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The Anglican Diocese of Guinea

Cathedrale Toussaint, B.P. 1187 • Conakry, -- • Republic of Guinea • • Anglican

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The Diocese of Guinea

Founded 1985.
Area: the whole of the Republic of Guinea-Conakry in West Africa.
The diocese is a full member of The Church of the Province of West Africa, and was part of the Diocese of Gambia until its inauguration on August 1, 1985. Distance and language difference (Gambia is English speaking, Guinea Francophone) made it desirable to establish this diocese independently. See the section on its history underneath.

The Diocese has 3 churches in addition to its cathedral and 10 congregations. The Cathedral of All Saints is in Conakry, as well as two stations in Coleah and Ratoma. The Isles de Loos nearby have the Church of St. Jean le Divin. Other congregations exist at Kindia, Coyah, Boffa, Fria, and Kamsar. There are 6 local priests, of which 2 are away for training (one at the College of the Ascension, Selly Oak, Birmingham and one in Zaire; both sponsored by USPG), there are another priest from Ghana, a deacon and 3 readers. 2 British missionaries (CMS) are expected by September 1996 to help with development work.
The diocesan Synod meets every two years, for the next time in 1997.

The work of the diocese currently concentrates on the coastal region, but an interior mission is planned in the Kissidougou area once its priest on study leave in Zaire returns.
Fr. Albert Gomez will upon completion of his studies at Selly Oak return to teach mission locally in addition to the oversight of a few congregations.

The World Christian Encyclopedia, ed. David B. Barrett, Oxford University Press, Nairobi, 1982, p. 342-344, shows the diocese as declining with "many reverting to Islam", the reverse is now true: the work is growing, some Muslims convert to Christianity and there are further opportunities among those who adhere to tribal religions. Thanks be to God!

The diocese runs 2 schools, a health centre, a sewing centre, and a development project in the fishing industry.
There are a Mothers' Union, another Women's Association, a Men's Association, Scouts, and a small group of youngsters who perform plays at Christmas and Easter.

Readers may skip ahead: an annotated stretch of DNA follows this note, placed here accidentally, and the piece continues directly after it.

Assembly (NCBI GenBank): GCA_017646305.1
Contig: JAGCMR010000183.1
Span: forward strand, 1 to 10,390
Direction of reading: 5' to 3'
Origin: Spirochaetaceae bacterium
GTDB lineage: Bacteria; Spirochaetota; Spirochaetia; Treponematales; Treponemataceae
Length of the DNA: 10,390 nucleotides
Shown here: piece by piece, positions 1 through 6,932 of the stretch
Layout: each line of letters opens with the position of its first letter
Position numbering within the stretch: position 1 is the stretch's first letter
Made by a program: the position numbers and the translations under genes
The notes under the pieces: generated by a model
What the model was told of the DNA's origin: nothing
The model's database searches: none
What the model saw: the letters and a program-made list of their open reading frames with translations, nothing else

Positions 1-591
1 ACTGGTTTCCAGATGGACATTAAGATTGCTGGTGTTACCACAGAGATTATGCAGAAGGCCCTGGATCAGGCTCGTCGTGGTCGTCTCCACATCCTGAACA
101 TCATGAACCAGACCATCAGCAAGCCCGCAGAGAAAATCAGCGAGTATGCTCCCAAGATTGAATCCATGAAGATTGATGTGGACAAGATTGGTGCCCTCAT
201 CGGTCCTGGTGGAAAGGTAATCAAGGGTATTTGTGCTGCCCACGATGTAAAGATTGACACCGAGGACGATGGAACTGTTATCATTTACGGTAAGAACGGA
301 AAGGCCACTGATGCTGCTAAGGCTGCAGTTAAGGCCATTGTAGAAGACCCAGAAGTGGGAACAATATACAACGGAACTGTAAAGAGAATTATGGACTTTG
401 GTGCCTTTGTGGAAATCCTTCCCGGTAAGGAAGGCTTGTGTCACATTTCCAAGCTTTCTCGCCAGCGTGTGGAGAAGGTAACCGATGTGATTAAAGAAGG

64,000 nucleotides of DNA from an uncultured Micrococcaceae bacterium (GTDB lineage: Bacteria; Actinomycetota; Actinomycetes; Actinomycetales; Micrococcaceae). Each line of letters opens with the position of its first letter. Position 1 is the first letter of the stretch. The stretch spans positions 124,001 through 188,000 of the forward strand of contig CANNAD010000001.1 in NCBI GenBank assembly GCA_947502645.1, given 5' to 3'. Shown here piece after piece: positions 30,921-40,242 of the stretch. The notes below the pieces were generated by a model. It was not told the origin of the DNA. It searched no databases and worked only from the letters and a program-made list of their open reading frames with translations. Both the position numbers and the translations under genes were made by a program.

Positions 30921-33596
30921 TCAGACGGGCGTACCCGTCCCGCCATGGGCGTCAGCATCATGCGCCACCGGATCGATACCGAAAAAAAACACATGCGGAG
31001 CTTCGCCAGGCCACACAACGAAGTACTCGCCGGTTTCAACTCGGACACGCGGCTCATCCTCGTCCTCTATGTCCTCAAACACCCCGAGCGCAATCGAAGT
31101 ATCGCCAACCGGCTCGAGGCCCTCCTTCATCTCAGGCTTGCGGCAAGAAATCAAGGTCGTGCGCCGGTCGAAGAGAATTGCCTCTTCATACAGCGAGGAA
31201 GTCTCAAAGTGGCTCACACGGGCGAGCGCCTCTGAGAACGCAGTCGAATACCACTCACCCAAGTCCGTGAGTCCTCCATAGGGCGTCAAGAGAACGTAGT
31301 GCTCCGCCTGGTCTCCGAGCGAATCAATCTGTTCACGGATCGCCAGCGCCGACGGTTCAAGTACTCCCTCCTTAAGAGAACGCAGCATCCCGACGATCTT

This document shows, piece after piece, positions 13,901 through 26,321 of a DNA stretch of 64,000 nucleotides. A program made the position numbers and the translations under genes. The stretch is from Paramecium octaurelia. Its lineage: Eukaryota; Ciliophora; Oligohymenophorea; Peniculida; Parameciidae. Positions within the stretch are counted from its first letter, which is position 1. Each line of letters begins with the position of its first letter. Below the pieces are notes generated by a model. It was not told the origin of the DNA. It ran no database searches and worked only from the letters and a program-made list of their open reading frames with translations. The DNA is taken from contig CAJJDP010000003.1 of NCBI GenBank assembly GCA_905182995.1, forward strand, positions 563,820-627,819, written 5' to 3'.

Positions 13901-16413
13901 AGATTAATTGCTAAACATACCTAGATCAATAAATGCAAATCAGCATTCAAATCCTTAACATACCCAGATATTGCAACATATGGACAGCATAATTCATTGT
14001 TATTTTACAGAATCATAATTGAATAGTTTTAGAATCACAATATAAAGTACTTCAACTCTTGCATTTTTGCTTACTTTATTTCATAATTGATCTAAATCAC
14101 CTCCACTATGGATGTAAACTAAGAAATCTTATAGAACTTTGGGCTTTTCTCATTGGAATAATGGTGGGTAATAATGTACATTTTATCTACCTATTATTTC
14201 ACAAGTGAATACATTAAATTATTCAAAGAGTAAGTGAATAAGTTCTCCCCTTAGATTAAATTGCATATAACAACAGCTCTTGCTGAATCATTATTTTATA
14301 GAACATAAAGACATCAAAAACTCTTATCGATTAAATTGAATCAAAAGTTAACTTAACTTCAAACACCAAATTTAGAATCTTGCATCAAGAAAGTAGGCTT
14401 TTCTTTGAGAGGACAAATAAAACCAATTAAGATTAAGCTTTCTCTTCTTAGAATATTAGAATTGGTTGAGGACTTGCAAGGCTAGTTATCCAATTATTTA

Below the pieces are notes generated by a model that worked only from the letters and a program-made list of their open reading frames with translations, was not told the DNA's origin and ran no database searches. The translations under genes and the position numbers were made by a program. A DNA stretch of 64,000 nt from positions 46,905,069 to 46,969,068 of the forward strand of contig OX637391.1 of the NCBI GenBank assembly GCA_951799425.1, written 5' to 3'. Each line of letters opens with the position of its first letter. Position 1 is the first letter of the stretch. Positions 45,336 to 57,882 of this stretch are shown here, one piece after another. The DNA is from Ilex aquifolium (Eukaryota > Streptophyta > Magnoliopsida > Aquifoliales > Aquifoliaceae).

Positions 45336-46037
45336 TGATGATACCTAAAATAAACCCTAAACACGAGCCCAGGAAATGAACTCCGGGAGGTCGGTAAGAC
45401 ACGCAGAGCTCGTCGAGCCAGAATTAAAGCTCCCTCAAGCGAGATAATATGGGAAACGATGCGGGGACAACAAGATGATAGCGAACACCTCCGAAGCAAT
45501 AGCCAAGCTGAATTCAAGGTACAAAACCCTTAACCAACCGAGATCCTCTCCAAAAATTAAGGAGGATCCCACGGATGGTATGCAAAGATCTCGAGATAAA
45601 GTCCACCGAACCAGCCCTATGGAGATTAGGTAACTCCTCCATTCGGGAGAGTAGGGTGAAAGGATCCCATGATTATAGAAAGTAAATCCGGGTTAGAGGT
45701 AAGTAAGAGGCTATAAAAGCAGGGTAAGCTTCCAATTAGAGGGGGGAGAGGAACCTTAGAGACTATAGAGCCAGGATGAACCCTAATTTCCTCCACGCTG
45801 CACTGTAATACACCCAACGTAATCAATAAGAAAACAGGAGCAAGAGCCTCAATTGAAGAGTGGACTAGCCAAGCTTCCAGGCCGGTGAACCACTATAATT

There is no Council of Churches yet in Guinea.

History of the Anglican Church in Guinea

The first attempt to establish a Christian mission was sponsored by CMS in 1806 with 2 missionaries. Due to the unfavourable climate both died and the work was aborted after 10 years or so.
A second attempt by missionaries from Barbados, though not without difficulties, was successful. In 1855 the Reverend James Humble Leacock landed with a lay helper, John Duport. The first church (St. James') was built in Fallanjhia in the Rio Pongas area in 1856. The same year Fr. James died, but the work continued and John Duport was ordained to it by the Bishop of Sierra Leone.
The active involvement of the sending Church in Barbados lasted until 1935, when the Diocese of Gambia & Guinea was created. Three English bishops served it (John Charles Sydney Daly, St.John Pike, and Roderic Coote), then one from Nigeria (Timothy Omotayo Olufosaye), who was succeeded by Jean Rigalle Elyse (Haiti).
Mgr. Elyse proposed to divide the diocese into Gambia and Guinea and so the Diocese of Guinea was inaugurated in 1985, with Thomas Willy Makole (Guinea) as its first bishop. He had been the sole priest in Guinea for some 10 years and was consecrated in 1986, but died already a year later.
Since then the diocese has been administered by successively, the Archbishop of the Province (George Brown), the Bishop of Freetown, Sierra Leone (Prince Thompson), and again by the Archbishop of the Province (Robert G. Okine).

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Map & Directions

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Our Services & Events

For Services see the churches

in the Diocese.

Our Staff

Robert G. Okine, Archbishop of West Africa

Acting Bishop: The Most Reverend •

Albert Gomez

Vicar General: The Reverend •